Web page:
What challenges did you face?

Dealing with leadership that was not involved enough and then berated the team about not accomplishing more projects. They still didn’t back down from their position even after being informed that by law we were limited to the number of projects we were allowed to have active.

Also, the food rationing when the new cook came to the team. Epic morale killer when informing folks they are limited the number of French fries they can have.

What sort of laws were in place that limited the amount of projects?

MAAWS-A (Money as a Weapon System- Afghanistan) was our biggest limiting factor.  The teams before us didn’t have a limitation on the number of on-going projects, which means that when we arrived there was a lot going on all at once.  Shortly before our arrival a new rule was set in place that limited the number of open projects, I think it was twenty.  Since we were already over our limit from projects that were grandfathered in, we couldn’t create any new ones until some of the older ones were completed.  This hindered our ability to do even small jobs that would have helped with newly developed issues/problems.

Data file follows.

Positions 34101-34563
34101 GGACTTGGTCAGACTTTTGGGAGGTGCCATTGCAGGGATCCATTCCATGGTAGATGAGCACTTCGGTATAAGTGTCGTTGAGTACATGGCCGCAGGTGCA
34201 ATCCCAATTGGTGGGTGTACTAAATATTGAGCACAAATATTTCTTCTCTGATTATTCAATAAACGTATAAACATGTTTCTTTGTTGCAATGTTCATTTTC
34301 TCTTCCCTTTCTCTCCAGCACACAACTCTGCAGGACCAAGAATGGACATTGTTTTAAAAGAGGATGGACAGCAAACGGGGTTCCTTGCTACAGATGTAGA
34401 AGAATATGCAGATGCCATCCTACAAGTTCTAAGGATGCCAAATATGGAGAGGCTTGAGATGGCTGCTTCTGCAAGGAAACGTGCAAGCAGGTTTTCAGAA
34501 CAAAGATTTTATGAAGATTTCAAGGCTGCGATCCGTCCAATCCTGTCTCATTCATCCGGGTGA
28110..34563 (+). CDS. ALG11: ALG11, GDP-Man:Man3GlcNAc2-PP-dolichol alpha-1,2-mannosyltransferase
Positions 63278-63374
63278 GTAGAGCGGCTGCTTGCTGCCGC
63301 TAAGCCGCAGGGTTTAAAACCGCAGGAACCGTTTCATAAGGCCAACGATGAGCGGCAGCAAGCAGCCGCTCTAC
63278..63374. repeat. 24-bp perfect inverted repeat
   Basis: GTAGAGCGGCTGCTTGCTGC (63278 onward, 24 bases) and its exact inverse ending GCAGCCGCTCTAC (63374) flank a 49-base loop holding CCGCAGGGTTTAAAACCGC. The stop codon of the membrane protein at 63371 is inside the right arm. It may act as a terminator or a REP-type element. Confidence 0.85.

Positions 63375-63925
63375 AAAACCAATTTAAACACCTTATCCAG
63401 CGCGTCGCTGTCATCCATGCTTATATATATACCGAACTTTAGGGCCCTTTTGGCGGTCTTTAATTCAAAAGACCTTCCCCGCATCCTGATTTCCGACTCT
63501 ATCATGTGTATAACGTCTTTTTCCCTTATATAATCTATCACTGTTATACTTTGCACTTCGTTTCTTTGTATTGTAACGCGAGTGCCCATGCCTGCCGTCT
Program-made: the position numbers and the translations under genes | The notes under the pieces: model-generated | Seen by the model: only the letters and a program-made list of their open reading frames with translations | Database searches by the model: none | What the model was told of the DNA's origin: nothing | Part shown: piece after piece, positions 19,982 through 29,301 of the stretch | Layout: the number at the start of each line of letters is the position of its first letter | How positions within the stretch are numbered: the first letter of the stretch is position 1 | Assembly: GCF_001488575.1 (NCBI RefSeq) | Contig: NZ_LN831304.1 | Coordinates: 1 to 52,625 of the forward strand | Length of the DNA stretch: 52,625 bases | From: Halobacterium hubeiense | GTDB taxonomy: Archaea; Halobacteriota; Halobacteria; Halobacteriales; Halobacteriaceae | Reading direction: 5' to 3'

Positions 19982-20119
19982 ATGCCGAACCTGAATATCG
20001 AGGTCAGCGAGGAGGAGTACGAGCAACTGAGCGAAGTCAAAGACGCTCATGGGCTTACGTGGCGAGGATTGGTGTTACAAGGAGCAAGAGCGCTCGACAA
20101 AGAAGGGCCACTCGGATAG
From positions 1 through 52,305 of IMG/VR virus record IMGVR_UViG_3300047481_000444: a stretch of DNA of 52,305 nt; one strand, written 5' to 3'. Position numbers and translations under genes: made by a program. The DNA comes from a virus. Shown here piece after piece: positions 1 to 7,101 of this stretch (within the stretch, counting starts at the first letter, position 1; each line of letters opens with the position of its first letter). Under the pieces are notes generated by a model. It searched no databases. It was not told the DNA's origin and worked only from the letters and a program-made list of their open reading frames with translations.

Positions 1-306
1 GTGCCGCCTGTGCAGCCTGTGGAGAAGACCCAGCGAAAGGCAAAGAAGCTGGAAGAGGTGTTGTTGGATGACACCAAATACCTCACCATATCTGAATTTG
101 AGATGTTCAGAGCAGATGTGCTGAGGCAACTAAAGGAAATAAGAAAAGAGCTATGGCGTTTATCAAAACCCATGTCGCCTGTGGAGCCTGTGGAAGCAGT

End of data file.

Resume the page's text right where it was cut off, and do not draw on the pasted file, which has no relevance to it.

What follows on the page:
Did you have any regular frustrating situations or a frustrating situation you can share about?

Had to fire a civilian sent to us by the Army Corps of Engineers. He wanted to strap on a gun and go shooting things up. He was not trained and never issued a weapon and was pissed when I told the Army unit to refuse him a firearm. When I told, him I wanted him to leave, he got mad and declared that he was leaving us. Either way, he left and we were all better for it.